As for the plot itself, while it was very solid, I felt like it was secondary to the greater concerns it represented. Ifemelu and Obinze were, themselves, very thoroughly written. They felt so real. As, truly, did many of the rest of the main characters that play roles throughout the years covered in the novel. Although they all represent a type of person larger than themselves, they still, mostly, felt true, not caricatured. And while I enjoyed the structural story, that of Ifemelu and Obinze’s relationship, and, again, felt that it was written authentically, I still came away from reading this with loftier thoughts/reflections than just where the two of them left off. Basically, the plot and characters are all great, but they were not, for me, the highlight of this reading experience.
I cannot recommend this novel enough. It’s so finely nuanced and expansively told. It’s both a poignant story of a romance across time and continents, as well as a profound exploration of racial and economic inequality. It’s about what it means to be Nigerian, what it means to be American, and what it means to be somewhere in the middle. And it’s about surviving the expectations and circumstances life throws at you, whether as an immigrant or in your hometown, whether you’re struggling with the day-to-day minutiae of living or dealing in the theory of widespread structural issues. Just gorgeous.
Here’s a small selections of passages that particularly struck me or stood out to me. However, this is not even close to a comprehensive list and you should really read the book and see all of it for yourself:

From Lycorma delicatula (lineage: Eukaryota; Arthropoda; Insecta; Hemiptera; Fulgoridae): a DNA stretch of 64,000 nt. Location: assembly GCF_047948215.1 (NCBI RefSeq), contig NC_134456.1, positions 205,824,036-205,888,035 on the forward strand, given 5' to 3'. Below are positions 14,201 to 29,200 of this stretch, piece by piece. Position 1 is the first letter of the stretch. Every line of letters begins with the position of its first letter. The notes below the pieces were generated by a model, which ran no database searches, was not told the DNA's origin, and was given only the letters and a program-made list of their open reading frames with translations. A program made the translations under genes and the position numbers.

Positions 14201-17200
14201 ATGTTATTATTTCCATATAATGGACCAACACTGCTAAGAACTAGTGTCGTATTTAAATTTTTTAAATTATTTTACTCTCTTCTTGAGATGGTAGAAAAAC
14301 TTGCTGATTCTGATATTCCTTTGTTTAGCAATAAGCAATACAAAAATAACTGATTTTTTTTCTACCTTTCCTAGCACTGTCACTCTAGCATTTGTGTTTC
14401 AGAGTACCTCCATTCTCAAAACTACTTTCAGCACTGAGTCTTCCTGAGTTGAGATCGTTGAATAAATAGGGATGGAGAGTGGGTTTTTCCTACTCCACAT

“America had subdued her.”
“In America, racism exists, but all racists are gone. […] Here’s the thing: the manifestation of racism has changed but the language has not. […] Or maybe it’s time to just scrap the word ‘racist.’ Find something new. Like Racial Disorder Syndrome. And we could have different categories for sufferers of this syndrome: mild, medium, and acute.”
“Race is not biological; race is sociology. Race is not a genotype; race is a phenotype. Race matters because of racism. And racism is absurd because it’s about how you look. Not about the blood you have. It’s about the shade of your skin and the shape of your nose and the kink of your hair. Booker T. Washington and Frederick Douglass had white fathers. Imagine them saying they were not black. […] In America, you don’t get to decide what race you are. It is decided for you.”
“What Academics Mean by White Privilege, or Yes It Sucks to Be Poor and White by Try Being Poor and Non-White: …privilege is always relative to something else. […] Can’t we all just be human beings? …that is exactly what white privilege is, that you can say that. Race doesn’t really exist for you because it has never been a barrier.”
“She was no longer sure what was new in Lagos and what was new in herself.”
“…Third Worlders are forward-looking, we like things to be new, because our best is still ahead, while in the West their best is already past and so they have to make a fetish of that past.”
“This was love, to be eager for tomorrow.”
“I know we could accept the things we can’t be for each other, and even turn it into the poetic tragedy of our lives. Or we could act. I want to act.”